The CJEU has handed down its judgment in Atresmedia, finding that:
- When a sound recording (phonogram) is incorporated into a video, there is no resulting "separate" right in the sound recording.
- The reproduction right and the communication to the public right in the sound recording is not engaged by the video itself - it is only a video.
We're digging in to the decision and considering the potential wider impacts of it. If there is no reproduction or communication to the public of a sound recording once it is incorporated into a video, that suggests:
- only the sync needs to be cleared when the sound recording is paired with the video; and
- performers' rights in the sound recording are not engaged by the reproduction / CTP of the video.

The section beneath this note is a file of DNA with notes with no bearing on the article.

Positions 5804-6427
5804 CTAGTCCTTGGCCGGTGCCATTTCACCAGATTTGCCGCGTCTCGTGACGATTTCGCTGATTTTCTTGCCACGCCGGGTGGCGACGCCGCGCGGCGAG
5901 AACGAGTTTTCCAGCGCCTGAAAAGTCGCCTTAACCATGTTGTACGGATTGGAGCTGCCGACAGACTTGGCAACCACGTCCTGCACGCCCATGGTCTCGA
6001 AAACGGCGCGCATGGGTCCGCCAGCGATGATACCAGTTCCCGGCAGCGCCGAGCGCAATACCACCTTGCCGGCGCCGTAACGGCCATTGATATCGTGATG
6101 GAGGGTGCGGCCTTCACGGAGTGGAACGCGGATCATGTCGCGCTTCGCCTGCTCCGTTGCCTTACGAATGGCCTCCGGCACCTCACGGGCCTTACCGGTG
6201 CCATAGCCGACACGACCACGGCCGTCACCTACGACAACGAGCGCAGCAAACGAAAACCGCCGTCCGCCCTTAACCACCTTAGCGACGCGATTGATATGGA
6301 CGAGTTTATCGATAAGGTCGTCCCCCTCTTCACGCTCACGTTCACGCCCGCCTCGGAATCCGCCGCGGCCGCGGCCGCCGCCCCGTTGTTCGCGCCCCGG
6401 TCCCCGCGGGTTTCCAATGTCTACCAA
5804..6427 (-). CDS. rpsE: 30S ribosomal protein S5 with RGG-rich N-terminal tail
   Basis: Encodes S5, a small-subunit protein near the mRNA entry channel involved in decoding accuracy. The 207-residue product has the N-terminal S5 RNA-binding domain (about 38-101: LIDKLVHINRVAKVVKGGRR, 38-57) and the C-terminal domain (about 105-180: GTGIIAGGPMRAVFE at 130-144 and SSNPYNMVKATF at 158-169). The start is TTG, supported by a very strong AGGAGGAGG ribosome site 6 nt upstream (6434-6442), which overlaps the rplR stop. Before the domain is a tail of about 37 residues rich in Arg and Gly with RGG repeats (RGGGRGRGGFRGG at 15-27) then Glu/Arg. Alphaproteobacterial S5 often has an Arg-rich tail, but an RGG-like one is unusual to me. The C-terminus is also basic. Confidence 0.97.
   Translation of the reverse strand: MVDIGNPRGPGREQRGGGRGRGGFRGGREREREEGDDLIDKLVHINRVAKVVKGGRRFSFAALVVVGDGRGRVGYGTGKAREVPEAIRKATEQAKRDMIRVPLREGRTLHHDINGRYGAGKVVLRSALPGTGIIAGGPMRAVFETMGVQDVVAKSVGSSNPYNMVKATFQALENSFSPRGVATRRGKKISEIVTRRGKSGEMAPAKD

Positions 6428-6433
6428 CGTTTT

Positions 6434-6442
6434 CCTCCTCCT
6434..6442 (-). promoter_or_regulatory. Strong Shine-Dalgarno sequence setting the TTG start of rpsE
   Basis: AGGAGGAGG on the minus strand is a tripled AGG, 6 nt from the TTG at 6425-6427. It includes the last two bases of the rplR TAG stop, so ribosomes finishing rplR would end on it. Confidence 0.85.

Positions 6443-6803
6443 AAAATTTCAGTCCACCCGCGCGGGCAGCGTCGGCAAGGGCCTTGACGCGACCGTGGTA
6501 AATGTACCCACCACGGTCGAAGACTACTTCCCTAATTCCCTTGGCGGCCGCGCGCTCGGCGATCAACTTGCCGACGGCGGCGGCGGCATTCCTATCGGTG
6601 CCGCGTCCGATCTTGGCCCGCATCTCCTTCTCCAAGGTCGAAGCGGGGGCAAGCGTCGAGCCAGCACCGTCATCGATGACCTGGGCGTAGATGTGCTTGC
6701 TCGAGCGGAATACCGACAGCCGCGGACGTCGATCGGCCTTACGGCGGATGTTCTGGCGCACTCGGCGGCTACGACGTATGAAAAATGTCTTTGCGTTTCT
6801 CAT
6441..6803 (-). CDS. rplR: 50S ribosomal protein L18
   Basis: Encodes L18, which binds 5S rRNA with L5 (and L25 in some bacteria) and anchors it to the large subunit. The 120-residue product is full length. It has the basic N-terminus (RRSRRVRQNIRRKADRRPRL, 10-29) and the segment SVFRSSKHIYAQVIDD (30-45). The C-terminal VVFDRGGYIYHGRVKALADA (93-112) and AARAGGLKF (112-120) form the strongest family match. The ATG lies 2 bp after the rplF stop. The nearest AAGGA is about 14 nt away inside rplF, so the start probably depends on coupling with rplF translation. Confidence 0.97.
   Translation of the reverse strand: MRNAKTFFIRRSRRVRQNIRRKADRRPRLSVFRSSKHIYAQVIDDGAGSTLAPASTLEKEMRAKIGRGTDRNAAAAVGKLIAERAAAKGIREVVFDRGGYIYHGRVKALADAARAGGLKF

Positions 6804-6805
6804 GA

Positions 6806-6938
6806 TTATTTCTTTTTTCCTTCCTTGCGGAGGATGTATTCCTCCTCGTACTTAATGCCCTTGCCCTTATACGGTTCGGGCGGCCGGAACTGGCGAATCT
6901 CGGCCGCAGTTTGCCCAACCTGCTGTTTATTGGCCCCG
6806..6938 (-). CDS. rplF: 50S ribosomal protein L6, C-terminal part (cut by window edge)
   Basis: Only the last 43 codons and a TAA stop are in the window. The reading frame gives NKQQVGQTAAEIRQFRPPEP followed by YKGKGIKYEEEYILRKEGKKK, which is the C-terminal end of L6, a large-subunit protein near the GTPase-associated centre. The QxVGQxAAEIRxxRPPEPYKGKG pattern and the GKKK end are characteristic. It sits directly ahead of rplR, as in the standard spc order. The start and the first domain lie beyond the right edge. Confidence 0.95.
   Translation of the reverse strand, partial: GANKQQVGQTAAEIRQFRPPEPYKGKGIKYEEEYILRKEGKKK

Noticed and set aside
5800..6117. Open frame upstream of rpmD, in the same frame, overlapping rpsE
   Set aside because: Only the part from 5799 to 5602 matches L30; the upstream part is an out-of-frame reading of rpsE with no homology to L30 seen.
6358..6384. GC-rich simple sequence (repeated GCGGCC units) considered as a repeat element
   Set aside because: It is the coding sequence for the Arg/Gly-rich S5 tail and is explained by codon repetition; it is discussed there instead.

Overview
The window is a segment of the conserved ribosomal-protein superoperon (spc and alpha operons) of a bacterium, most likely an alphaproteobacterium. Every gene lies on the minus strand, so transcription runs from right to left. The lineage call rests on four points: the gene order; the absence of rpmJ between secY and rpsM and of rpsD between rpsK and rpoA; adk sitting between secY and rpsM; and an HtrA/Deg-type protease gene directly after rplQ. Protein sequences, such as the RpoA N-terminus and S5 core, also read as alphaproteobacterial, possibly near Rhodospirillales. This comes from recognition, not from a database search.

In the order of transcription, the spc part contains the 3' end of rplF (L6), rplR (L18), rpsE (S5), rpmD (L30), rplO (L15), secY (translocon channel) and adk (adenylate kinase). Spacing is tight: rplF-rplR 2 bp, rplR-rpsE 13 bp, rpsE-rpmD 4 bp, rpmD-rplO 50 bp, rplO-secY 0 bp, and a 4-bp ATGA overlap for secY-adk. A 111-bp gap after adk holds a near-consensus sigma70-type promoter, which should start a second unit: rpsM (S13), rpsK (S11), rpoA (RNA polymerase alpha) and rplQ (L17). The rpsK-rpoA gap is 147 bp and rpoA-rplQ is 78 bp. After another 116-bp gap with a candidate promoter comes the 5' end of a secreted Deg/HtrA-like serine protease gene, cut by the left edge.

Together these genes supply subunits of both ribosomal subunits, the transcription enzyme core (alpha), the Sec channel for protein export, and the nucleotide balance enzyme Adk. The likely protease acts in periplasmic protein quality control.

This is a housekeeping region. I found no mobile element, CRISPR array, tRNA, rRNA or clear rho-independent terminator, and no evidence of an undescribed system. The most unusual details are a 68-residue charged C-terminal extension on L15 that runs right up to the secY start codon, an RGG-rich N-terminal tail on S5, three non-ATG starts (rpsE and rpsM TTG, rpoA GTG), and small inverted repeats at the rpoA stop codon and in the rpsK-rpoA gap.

51 Since, for the reasons set out in paragraphs 34 to 41 above, an audiovisual recording containing the fixation of an audiovisual work cannot be classified as a ‘phonogram’ [...], such a recording cannot, on the same grounds, constitute a copy of that phonogram or, therefore, be covered by the concept of ‘reproduction’ of that phonogram, within the meaning of those provisions. 52 In those circumstances, it must be held that an audiovisual recording containing the fixation of an audiovisual work cannot be classified as a ‘phonogram’ or ‘reproduction of that phonogram’ [...]. 53 It follows that the communication to the public of such a recording does not give rise to the right to remuneration provided for in those provisions.